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Remember Vanessa Carlton's 2001 pop masterpiece "A Thousand Miles"? Of course you do, because it is the best song of all time and makes a poignant statement about love and time and units of measurement.

But now, 15 years (and more great albums than you realize!) later, the singer/songwriter has taken to her Facebook and Instagram profiles to make a statement about something else: body image and social media.

"Let's get real in this Holiday Inn in Portland," she begins in a caption that accompanies a pair of stomach-revealing selfies. "Normally exposing myself like this would feel mortifying and inappropriate to me but given what I've been seeing online and knowing the way young girls and boys are affected by what they see, well, I feel moved to do this."

She then goes on to call out social media for propagating unrealistic body (and just plain life) standards.

Carlton writes:

I'm not judging the people that want to portray themselves as beautiful, organized, perfect outfitted and skinny. (I mean I love to scroll through an organizers Instagram.) But what you see on people's instagrams and Facebook is never the whole picture. People that post photos of their bodies and faces online, have almost always taken about 9 photos in hopes of getting that perfect angle, that perfect look and then they filter it. Then you see it and you think "wow she's looks amazing", meanwhile the girl that posted it is frantically checking her "likes" and comments. I've done it myself. We are all guilty.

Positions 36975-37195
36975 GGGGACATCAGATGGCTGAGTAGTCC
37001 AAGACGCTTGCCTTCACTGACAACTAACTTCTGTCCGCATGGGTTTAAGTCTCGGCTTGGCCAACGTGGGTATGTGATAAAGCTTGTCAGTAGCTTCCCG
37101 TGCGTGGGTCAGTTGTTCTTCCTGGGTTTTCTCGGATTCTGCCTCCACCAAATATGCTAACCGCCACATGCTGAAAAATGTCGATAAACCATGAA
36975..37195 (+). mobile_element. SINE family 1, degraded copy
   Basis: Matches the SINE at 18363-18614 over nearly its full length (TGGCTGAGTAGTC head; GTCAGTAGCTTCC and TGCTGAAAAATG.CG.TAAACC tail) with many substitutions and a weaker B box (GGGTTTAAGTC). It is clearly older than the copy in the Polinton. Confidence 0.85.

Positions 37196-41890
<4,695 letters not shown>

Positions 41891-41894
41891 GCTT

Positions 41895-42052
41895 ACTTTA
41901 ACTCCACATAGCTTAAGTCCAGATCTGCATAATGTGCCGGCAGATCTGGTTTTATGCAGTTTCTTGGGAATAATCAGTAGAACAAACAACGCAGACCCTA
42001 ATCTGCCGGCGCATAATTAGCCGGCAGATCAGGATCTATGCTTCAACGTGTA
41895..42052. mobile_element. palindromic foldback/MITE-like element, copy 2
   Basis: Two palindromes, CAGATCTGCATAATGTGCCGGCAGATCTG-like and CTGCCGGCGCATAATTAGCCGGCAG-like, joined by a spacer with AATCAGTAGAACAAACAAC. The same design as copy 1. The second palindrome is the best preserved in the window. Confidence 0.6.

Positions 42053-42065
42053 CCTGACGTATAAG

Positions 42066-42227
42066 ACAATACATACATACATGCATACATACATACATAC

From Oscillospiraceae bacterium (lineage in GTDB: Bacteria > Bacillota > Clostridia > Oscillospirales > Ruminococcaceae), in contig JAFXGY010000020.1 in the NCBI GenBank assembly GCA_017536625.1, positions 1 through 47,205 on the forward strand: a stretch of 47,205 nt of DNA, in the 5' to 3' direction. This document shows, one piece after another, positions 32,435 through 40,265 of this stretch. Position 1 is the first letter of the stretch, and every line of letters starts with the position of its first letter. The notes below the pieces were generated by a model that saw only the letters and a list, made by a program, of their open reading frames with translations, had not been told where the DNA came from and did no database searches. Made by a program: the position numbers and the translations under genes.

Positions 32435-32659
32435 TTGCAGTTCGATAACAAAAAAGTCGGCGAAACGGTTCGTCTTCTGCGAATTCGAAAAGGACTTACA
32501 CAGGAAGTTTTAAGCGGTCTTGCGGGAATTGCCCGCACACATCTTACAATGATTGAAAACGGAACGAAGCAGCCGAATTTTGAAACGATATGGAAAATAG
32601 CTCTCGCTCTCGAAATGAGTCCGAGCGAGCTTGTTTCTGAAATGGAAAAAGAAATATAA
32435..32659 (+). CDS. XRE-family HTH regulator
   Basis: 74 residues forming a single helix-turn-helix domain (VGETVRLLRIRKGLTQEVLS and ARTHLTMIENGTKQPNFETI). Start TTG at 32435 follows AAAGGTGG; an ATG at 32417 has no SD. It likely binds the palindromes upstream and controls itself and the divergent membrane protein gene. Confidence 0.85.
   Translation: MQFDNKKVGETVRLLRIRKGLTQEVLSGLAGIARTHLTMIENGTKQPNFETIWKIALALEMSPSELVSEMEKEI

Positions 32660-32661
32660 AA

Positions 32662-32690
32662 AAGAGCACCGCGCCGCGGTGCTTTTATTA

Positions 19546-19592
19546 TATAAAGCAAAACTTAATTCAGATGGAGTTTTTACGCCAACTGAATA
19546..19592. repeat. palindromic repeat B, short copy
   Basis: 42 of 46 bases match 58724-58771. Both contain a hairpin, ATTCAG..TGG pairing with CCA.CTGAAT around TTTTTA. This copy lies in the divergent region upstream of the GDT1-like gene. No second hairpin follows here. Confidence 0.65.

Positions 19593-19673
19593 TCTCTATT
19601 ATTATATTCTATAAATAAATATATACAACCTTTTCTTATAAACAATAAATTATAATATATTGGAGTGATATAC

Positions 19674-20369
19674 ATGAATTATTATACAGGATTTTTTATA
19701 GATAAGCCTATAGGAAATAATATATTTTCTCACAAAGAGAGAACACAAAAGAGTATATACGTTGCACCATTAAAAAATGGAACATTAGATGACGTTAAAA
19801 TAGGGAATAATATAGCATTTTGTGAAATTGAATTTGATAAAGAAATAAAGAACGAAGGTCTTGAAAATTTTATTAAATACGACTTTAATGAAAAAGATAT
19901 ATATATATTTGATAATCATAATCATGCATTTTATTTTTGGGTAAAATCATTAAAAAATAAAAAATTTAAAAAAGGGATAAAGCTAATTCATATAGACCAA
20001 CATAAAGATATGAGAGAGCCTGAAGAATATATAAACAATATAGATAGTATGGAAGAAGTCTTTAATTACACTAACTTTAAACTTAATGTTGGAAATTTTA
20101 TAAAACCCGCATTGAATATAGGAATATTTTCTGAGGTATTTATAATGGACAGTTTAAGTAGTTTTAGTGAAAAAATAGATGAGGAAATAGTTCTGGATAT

Given this little platform that I have, I just want to encourage young people to take themselves out of this cycle the best they can.

I'm a 35 year old woman. I'm in good shape. I can fit in a sample size sometimes. I've had a three abdominal surgeries. An appendectomy when I was 12, a tubal ligation (look it up) when I was 33 and a C section at 34. If you look at the photo on the left you can see my scar. These photos aren't filtered and if I tried really hard I could make my abs look perfect and then post it online and make a bunch of young girls feel like shit about their own abs. But my abs can also look like they do on the right. I'm presenting the whole picture. I carried an over 8 pound baby for what felt like 16 months. I'd say I earn both of these shots. Excuse the lengthy message. But all you social media devotees know that life online can be adorable and funny and connected and it can also be a manifestation of deep insecurity and faux perfection. In my opinion we are beautiful when we are kind and empathetic and curious and laughing. Explore the world. Get off your damn phone. Spoken like a mom right? Ps. This is a message to myself too.

Carlton's body-positive message of stripping away the bullshit of social media and unplugging from unrealistic images online is a familiar one as of late. Perhaps most famously, Instagram star Essena O'Neill deleted thousands of photos to protest the negative cycle of validation and insecurity that Vanessa Carlton writes about above.

"Social media, especially how I used it, isn't real," O'Neill wrote to her followers at the time. "It was never my conscious intention, but I deluded a lot of people."

Perhaps with enough people getting real about these issues, fewer people will feel the pressure to walk a thousand miles (sorry) on the treadmill just to meet the standards required for Instagram validation.

Source: Giphy